• Comfortable touch points including locking ergonomic grips, finger-adjustable brake levers, a sporty Ergon gel saddle, and wider Schwalbe tires with a medium-range pressure recommendation
  • For me, safety is a big deal, and since this bike is black, I appreciate the reflective graphics on the tires and and bright integrated lights, I also like the sturdy thru-axle on the fork with Boost and large tapered head tube for stable riding
  • OHM offers a Body Float suspension seat post upgrade, folding lock accessories, and does a trade-in program on their older bikes so you could possibly get a discount to buy their latest stuff
  • Riding this bike just feels good, it’s more polished, quiet and balanced than a lot of others… it’s also one of the few that even offer a throttle mode which is fun to use (at least for me!)
  • Even though regenerative braking doesn’t put much power back into the battery, it does reduce wear on brake pads and can be used to simulate climbing with the four minus levels on the BionX system, overall it’s pretty neat
  • The unique design of the hub motor casing, being relatively slim but tall, allows for the spokes to connect at the hub vs. the outside of the hub motor and this allows them to flex naturally providing a level of comfort and performance that most other hub motor ebikes lack, the greater air volume inside the hub allows it to cool more efficiently
  • The battery pack clicks in from the left side vs. down from the top which means it won’t bump into the frame as easily when mounting/dismounting and the top tube can be lower, I like that the battery is rated against dust and water, uses a fast charger, can be filled on or off the bike, has several rubber pads to reduce vibration, and even has a touch-activated capacity indicator (where the charger plugs in) it lights up green at 70%+, orange between 20% and 70%, and red when below 20%
  • After a few minutes of inactivity, the display panel automatically powers off… it has lots of settings where you can change brightness, units, etc. to make it fit your preferences and style
  • Larger 180 mm hydraulic disc brakes provide the kind of stopping power that mountain bikers need, so it’s cool to have them on more of a sporty trail bike here, specifically because it weighs more and can be switched to 28 mph Class 3 if you want (I think you need OHM to do this and change the Class sticker before it’s shipped to you)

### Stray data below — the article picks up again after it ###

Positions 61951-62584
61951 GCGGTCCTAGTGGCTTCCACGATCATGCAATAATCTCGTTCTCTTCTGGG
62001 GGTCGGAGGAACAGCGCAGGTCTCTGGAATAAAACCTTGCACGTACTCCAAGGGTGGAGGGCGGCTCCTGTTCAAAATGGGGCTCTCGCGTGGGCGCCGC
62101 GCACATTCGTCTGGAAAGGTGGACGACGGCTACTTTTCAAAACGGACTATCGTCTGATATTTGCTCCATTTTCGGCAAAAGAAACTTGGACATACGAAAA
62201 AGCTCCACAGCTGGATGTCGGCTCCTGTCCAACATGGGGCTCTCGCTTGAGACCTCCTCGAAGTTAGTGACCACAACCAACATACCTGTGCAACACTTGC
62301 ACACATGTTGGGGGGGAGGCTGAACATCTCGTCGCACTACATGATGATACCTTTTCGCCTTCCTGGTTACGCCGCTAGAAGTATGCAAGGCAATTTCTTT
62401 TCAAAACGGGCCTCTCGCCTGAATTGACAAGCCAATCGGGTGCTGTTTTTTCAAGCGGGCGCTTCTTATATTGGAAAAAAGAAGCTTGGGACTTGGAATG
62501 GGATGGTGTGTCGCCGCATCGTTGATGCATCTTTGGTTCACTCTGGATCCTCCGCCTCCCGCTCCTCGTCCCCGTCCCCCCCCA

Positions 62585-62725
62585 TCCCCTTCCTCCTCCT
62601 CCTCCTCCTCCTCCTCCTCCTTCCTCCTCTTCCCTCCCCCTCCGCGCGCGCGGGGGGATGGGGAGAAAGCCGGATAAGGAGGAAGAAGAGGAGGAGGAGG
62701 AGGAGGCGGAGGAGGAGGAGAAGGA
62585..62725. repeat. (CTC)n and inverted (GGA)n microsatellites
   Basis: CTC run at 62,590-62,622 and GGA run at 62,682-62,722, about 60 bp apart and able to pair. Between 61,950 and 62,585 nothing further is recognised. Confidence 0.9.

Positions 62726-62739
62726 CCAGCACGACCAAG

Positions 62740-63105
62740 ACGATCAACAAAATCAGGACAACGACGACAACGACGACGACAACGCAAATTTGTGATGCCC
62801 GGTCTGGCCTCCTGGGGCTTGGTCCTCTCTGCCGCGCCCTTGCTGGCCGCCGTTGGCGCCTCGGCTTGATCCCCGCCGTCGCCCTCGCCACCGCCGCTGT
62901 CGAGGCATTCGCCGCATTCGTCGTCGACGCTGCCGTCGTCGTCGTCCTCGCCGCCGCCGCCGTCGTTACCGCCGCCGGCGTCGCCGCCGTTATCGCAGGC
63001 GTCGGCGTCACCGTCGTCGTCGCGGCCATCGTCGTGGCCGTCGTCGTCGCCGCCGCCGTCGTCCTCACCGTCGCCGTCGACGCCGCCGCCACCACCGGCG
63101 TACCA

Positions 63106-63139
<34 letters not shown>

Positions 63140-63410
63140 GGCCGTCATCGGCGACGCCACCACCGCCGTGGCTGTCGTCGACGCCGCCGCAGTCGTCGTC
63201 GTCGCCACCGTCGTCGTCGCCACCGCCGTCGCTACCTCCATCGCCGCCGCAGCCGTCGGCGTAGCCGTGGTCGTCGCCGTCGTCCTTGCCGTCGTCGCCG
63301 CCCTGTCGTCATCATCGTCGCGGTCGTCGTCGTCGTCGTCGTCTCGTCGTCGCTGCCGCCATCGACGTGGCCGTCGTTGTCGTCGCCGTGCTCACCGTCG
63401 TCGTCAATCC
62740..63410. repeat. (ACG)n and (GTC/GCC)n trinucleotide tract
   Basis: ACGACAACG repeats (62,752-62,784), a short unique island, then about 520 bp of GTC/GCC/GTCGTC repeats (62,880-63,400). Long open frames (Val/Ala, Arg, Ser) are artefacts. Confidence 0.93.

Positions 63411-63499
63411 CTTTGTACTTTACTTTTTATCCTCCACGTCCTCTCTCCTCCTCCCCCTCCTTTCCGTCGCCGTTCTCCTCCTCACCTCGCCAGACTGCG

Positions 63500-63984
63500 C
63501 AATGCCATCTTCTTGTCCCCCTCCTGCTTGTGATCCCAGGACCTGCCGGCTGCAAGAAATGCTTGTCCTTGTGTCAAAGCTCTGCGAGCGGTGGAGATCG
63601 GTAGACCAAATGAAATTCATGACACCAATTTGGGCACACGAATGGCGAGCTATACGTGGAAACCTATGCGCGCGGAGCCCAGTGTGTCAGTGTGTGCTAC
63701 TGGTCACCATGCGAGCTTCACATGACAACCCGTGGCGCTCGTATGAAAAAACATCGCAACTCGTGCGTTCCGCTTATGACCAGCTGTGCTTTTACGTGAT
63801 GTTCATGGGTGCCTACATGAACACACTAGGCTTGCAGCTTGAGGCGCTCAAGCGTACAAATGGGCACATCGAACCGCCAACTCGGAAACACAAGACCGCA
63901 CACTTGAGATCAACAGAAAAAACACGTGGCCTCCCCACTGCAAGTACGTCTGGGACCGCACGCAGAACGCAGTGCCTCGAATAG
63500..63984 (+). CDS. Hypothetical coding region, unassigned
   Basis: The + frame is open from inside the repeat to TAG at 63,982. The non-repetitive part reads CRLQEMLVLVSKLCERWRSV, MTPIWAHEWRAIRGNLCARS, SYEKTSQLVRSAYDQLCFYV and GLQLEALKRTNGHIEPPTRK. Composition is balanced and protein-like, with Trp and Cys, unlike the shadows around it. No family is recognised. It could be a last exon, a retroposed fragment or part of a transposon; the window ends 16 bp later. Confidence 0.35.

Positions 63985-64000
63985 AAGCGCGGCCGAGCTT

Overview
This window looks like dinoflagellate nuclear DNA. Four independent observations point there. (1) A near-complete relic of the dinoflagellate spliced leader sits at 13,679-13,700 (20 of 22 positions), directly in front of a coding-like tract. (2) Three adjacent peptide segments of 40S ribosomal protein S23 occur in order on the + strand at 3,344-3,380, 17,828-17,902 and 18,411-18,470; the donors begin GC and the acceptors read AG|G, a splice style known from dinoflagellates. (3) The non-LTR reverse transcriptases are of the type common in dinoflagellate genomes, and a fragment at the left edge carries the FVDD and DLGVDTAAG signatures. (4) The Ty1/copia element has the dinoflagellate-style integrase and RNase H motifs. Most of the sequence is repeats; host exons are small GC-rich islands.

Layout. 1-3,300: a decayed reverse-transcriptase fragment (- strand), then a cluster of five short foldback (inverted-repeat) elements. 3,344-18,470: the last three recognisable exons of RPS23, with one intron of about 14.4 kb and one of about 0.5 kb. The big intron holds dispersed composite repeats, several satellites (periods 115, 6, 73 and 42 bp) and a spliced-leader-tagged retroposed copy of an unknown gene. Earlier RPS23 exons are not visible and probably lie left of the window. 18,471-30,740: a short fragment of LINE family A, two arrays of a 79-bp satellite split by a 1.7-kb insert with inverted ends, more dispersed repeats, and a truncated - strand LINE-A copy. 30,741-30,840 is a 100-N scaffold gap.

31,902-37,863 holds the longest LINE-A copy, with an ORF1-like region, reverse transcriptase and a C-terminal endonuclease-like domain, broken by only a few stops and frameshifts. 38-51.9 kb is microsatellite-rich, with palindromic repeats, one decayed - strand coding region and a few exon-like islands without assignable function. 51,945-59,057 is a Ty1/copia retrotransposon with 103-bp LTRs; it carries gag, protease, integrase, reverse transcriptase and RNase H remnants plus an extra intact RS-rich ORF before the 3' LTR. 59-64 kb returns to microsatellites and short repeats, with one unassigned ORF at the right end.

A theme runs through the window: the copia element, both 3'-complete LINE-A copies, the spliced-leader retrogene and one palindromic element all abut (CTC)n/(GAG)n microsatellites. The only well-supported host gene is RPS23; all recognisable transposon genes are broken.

• Shimano Deore XT is a mid to high-level drivetrain and ten speeds is enough to let you climb and reach higher speeds comfortably… though the larger 48 tooth chainring is setup more for speed, there were a couple of times where I was riding in the absolute lowest gear because of the hilly terrain in Vancouver, I like that the derailleur has a one way clutch to reduce chain bounce (the little grey lever, point it up to tighten the chain)
  • The chainring has a plastic inner guide to reduce drops, it’s not going to keep your pants or a skirt as clean as a chain guide or chain cover but it reduces weight and is practical
  • The cockpit is relatively clean because of how the display and light are mounted, the handlebar clamp positions the large Supernova light below the display and they are both at the center for optimal use


  • I appreciate how the kickstand is adjustable length but it still gets in the way where it’s mounted, just below and behind the crank arms, if you back the bike up or pedal with the stand down it will collide
  • OHM has moved away from dealers, they only sell direct now which means it could be difficult to go for a test ride unless you live near their factory store in North Vancouver, BC Canada
  • The large black hub motor casing definitely stands out visually, the design provides great torque for acceleration and climbing but may also catch a bit of side wind and attract attention compared to smaller gearless hubs, especially on off-road trails
  • The display panel and battery pack don’t have an integrated Micro-USB port by default but apparently for $20 OHM can wire one in and stick it to the right side of the frame near the top of the downtube
  • It would be nice if both brake levers had the regeneration switch vs. just the right one, but I guess that reduces clutter up front, a bit of weight, and expense
  • The display panel takes longer to boot up than Bosch and some of the other high-end products, not much longer, but enough to be a little annoying every time you turn the bike on and are eager to get going
  • As much as I appreciate the large platform and grippy adjustable pins on the lightweight Magnesium pedals… I felt like the spindle at the center was too high (or the outer portions too low), I could feel the spindle at the ball of my foot, they left me mixed vs. fully impressed
  • It’s no fun to change inner tubes if you get a flat so the upgraded Performance GreenGuard tires are a welcome hardware choice, I love that the front axle uses quick release to make it easier to service, but have to acknowledge that most hub motor setups can be a pain to work with on the rear wheel because of the additional motor wire and bolts or nuts, the BionX motor has a quick disconnect point and mounts fairly easily with the correct 6M hex wrench, but it still takes more time and tools than a mid-drive
  • Some of the other high-end ebike displays offer a range estimation stat which can help you plan trips, that isn’t available with the BionX setup used here but at least it does show a high precision 10-bar battery infographic and battery percentage! Their battery packs are also smart and go into a deep-sleep mode when not used for long periods


More OHM Reviews

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OHM Sport XS750 Plus 16 Review

  • MSRP: $3,999
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OHM Sport XS750 Review

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Fully featured, high-end electric mountain bike with great power and thoughtful design. Powered by industry leading BionX battery pack, controller and gearless rear hub motor...